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Dodgers' Davis, who hit in 31 straight, dies

Dodgers' Davis, who hit in 31 straight, dies

Former Los Angeles Dodgers outfielder Willie Davis was found dead in his Burbank, Calif., home on Tuesday morning at the age of 69, according to the Los Angeles Times.

A neighbor who regularly brought Davis breakfast reportedly discovered the body.

Authorities have said there is no reason to suspect foul play, as it appears Davis died of natural causes, according to the Times. The case, however, remains in the hands of the Los Angeles County coroner.

Davis manned center field for the Dodgers for 13 seasons, beginning in 1961. An offensive force, Davis memorably hit in a team-record 31 consecutive games in 1969. In 18 Major League seasons, Davis batted .279 with 2,561 hits and 398 stolen bases.

"It's very sad. Willie was such a young man in my eyes, how he was able to move so easily," Dodgers manager Joe Torre said. "Time gets away very quickly. You appreciate him while he's here and hope he's in a better place."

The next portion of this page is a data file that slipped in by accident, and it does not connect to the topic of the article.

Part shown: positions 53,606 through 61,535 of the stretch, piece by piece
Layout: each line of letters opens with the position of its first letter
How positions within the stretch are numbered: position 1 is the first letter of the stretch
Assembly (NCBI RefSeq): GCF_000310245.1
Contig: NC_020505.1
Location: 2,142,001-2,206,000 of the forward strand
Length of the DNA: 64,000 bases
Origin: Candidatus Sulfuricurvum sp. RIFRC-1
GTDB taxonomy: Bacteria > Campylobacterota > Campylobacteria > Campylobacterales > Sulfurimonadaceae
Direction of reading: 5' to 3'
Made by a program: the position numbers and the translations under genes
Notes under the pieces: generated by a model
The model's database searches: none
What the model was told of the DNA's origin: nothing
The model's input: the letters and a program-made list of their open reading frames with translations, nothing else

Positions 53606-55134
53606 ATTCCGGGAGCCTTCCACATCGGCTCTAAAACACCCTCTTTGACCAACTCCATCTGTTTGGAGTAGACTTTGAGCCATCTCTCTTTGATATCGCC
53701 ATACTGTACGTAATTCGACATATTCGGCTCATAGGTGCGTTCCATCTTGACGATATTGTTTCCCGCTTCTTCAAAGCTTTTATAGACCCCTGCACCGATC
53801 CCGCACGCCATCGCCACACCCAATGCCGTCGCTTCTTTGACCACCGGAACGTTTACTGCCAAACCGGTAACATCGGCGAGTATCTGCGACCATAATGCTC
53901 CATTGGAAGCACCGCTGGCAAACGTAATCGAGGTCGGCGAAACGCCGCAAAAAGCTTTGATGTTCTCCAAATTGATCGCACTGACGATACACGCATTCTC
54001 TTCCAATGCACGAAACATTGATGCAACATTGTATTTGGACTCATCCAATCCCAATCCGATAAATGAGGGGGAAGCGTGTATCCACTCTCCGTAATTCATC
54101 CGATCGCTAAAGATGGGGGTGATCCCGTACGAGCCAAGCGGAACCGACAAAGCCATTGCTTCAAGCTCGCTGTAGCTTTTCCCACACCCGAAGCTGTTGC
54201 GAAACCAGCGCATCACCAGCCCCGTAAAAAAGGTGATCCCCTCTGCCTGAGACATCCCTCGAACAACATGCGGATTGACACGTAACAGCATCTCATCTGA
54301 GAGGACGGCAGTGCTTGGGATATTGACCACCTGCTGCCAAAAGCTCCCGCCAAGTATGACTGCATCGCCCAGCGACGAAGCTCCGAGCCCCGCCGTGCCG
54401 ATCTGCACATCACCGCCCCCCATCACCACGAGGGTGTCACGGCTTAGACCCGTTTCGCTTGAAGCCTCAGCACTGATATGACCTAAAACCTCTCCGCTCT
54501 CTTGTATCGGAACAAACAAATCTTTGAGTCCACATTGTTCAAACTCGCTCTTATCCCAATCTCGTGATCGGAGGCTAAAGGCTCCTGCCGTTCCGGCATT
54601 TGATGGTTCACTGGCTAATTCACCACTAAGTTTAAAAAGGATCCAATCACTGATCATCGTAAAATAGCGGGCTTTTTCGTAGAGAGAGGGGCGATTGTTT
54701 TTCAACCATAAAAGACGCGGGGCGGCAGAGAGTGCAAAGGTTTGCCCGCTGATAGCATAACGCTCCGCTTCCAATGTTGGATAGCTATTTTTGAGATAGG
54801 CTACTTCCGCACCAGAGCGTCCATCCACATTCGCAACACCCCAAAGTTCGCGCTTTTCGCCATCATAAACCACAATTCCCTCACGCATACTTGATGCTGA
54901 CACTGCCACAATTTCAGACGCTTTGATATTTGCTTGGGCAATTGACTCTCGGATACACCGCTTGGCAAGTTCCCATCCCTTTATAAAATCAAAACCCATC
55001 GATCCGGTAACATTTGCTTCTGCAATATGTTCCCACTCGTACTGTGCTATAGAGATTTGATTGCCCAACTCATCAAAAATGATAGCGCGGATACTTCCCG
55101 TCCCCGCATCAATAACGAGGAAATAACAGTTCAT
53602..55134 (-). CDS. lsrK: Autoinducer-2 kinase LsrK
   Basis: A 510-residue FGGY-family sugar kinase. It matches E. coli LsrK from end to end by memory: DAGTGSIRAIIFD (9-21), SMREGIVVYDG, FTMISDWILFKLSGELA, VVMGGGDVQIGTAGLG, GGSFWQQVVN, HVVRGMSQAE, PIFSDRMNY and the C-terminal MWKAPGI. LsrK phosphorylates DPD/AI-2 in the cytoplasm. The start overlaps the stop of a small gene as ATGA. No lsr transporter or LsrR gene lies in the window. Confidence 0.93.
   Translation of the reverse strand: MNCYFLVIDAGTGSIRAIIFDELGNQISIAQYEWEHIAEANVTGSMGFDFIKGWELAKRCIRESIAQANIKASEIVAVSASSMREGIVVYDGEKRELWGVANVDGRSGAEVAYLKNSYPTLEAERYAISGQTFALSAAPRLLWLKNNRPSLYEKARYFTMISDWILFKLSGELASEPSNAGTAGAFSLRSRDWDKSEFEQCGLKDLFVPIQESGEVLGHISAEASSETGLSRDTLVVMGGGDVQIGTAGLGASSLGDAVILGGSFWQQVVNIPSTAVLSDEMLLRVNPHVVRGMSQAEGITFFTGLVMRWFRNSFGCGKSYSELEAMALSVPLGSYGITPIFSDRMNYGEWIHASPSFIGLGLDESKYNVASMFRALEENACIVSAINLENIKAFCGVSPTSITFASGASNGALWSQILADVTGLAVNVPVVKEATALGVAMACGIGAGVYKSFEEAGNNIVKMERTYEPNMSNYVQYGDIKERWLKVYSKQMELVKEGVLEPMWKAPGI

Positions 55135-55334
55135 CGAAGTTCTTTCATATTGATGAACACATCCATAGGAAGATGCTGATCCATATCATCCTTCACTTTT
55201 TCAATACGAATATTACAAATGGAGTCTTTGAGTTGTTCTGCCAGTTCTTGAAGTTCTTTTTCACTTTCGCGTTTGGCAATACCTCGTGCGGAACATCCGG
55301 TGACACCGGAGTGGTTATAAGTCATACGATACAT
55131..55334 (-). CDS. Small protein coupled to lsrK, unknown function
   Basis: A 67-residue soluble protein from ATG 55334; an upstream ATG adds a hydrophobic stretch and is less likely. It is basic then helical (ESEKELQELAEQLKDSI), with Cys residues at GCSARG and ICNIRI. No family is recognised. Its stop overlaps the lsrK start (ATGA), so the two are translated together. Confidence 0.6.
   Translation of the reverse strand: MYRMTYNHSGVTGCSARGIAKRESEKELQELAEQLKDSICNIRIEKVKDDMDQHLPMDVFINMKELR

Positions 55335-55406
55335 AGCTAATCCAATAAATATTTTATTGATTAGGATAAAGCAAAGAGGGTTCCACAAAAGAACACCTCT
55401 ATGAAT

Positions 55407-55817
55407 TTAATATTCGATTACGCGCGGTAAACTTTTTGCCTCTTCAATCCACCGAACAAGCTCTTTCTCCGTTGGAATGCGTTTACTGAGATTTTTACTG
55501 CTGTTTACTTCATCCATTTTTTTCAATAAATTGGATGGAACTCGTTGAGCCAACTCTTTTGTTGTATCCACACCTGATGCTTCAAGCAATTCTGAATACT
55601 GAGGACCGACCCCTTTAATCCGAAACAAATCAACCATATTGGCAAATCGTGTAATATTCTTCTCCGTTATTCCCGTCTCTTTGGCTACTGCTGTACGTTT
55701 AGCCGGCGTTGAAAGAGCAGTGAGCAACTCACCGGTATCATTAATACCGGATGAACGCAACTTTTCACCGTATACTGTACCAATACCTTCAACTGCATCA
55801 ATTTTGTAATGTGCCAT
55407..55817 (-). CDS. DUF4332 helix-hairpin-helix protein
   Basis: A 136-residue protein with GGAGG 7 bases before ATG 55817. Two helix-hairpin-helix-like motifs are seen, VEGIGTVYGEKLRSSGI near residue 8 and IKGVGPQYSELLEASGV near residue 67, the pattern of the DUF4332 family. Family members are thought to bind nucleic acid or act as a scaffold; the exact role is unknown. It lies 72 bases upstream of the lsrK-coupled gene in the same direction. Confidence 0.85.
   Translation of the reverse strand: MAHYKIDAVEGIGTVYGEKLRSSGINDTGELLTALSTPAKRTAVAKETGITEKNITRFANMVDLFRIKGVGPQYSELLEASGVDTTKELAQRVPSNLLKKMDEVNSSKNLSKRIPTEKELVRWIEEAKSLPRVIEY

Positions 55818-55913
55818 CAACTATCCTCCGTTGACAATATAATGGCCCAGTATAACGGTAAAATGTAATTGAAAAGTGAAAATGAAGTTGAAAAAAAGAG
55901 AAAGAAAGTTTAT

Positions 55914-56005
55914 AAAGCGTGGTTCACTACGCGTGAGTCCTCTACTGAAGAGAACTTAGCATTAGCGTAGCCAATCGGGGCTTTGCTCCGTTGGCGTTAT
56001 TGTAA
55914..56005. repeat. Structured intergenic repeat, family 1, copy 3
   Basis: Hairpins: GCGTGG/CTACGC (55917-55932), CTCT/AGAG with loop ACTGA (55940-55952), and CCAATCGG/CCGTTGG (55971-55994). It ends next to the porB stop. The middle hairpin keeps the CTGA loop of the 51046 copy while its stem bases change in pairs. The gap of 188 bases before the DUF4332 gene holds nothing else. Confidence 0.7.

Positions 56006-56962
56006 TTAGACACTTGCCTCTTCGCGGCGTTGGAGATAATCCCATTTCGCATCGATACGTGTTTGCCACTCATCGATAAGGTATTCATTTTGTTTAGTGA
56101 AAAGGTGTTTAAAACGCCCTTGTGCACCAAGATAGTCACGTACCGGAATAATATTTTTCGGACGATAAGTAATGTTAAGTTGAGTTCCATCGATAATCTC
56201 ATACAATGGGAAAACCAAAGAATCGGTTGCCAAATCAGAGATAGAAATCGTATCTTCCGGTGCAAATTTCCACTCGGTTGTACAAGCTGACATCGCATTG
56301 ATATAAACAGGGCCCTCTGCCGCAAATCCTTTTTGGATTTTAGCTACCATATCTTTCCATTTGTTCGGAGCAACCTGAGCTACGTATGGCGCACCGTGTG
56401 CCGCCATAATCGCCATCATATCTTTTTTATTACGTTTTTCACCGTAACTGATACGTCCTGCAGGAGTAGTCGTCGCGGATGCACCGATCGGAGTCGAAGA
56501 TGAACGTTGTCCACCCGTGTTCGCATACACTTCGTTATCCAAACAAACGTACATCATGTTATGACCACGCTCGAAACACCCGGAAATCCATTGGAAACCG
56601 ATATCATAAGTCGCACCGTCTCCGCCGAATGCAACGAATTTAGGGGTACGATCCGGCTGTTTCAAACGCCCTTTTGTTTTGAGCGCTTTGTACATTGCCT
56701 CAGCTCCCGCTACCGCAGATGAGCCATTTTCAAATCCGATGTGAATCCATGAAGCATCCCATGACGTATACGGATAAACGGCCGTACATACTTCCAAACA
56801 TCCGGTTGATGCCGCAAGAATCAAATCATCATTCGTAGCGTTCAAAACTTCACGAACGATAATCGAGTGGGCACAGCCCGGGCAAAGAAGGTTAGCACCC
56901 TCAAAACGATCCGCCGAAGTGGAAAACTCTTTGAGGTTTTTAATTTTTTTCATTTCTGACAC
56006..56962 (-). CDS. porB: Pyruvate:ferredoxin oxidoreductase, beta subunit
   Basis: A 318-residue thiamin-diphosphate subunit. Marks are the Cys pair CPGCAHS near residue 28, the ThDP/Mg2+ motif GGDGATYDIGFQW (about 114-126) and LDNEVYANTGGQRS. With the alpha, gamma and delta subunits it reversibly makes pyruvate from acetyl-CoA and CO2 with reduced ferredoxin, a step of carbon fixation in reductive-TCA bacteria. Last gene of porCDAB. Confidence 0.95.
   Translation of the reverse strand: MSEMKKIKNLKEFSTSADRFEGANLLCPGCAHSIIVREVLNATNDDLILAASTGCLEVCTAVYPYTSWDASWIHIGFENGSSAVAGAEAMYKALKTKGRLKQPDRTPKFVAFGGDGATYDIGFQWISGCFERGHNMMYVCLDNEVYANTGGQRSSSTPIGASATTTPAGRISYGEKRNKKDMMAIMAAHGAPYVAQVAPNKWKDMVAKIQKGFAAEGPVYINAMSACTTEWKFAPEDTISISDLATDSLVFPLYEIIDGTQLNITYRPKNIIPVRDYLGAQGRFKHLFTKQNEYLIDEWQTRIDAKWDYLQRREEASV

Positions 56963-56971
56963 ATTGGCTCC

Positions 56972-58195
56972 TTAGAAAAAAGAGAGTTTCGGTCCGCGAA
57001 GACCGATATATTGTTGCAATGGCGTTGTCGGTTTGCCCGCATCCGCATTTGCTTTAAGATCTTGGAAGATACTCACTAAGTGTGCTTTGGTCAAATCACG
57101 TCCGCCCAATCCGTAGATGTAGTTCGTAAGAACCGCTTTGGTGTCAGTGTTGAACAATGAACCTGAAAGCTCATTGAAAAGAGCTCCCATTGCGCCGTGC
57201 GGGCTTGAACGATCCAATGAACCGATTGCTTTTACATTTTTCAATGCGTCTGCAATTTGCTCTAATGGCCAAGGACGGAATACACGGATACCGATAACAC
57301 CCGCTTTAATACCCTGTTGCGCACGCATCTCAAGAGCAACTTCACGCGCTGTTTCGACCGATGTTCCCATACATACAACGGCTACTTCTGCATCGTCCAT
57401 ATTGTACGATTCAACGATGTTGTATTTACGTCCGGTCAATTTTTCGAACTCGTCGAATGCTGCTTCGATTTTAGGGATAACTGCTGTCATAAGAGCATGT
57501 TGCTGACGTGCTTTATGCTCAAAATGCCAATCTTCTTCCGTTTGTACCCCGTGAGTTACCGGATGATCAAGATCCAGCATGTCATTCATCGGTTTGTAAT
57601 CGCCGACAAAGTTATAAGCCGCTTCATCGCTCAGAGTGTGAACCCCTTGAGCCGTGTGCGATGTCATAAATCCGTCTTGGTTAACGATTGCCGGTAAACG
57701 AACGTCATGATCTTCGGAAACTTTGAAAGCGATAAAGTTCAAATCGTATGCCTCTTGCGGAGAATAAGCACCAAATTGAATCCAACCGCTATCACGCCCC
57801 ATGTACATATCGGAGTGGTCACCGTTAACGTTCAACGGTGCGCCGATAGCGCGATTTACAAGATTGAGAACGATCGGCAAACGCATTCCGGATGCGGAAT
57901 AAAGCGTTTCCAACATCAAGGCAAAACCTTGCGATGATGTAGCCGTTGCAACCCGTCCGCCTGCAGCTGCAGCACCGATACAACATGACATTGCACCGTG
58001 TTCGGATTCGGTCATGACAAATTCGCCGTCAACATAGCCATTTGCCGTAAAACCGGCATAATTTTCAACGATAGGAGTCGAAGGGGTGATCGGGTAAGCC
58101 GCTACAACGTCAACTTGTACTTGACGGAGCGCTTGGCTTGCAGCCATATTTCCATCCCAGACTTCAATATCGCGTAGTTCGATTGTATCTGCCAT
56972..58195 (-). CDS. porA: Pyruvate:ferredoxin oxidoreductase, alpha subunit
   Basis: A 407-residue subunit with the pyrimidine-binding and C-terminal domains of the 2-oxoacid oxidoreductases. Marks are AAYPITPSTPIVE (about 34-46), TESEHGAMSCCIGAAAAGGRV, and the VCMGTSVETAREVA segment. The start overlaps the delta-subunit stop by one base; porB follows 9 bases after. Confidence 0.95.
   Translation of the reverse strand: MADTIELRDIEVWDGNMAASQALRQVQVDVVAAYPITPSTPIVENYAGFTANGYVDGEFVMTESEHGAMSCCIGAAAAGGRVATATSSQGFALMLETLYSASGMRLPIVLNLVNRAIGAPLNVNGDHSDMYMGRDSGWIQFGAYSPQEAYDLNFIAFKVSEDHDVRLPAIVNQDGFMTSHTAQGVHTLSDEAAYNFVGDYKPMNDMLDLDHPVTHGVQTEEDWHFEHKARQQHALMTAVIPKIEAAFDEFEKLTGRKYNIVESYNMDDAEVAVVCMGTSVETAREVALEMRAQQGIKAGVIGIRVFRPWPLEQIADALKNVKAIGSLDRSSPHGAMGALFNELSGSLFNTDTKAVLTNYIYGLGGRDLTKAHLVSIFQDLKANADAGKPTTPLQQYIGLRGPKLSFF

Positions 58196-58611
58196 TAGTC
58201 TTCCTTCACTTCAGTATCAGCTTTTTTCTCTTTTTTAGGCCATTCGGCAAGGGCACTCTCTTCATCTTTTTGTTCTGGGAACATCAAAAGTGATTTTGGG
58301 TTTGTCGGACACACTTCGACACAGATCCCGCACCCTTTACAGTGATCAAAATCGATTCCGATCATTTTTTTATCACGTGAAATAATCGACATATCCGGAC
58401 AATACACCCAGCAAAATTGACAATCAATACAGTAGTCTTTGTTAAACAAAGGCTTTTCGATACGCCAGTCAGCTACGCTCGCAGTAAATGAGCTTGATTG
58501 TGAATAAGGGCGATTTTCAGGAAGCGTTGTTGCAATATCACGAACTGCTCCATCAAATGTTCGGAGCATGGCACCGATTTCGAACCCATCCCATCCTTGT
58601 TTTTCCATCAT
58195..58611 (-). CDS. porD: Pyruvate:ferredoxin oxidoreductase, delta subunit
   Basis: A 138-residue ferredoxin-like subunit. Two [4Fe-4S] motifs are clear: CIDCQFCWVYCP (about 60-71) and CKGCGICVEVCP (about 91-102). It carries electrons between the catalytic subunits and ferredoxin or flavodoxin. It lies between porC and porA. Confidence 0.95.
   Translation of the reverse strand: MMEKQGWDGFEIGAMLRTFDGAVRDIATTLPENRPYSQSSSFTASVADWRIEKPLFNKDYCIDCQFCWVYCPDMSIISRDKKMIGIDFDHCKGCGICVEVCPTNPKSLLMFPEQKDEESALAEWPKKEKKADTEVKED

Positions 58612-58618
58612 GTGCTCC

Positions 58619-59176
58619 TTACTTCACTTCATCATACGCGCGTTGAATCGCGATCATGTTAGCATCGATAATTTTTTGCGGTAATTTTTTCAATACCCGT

Former teammate Manny Mota said, "I used to love to watch Willie run the bases. He's the only guy I ever saw score from second base on a fly ball at Vero Beach. A fly ball to deep center field. He took a lot of pride in his baserunning. He was a good man and a good ballplayer. I had a great deal of respect for him. He was always laughing."

The left-handed-hitting Davis also won three Gold Glove Awards and played in the 1971 and 1973 All-Star Games. Despite his defensive abilities, Davis is also widely known for committing a World Series record three errors in one inning against the Baltimore Orioles in the 1966 Fall Classic.

Davis, who also played short stints in Montreal, St. Louis, Texas and San Diego, last played in the Majors in 1979 with the Angels.

Bailey Stephens is a reporter for MLB.com. This story was not subject to the approval of Major League Baseball or its clubs.

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